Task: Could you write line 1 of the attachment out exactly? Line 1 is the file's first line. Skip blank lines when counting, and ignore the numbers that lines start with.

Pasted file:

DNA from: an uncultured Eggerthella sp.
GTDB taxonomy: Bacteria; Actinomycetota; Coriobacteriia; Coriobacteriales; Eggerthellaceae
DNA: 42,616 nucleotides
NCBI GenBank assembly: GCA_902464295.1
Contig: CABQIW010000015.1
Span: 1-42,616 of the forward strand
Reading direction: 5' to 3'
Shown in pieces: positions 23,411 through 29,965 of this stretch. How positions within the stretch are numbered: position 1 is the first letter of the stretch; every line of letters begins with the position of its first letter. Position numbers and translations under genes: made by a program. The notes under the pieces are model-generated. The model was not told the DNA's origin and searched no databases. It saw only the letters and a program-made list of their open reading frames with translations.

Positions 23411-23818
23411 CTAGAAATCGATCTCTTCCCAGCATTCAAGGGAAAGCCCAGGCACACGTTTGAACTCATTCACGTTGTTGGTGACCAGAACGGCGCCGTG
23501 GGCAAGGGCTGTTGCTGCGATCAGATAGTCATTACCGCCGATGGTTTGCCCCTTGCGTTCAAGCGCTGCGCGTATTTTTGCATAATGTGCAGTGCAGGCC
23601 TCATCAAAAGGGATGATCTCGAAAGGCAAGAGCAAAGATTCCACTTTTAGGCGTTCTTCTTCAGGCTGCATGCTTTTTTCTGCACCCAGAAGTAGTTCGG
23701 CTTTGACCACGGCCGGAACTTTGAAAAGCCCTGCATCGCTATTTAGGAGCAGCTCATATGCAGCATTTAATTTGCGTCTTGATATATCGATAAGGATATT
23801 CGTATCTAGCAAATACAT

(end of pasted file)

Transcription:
DNA from: an uncultured Eggerthella sp.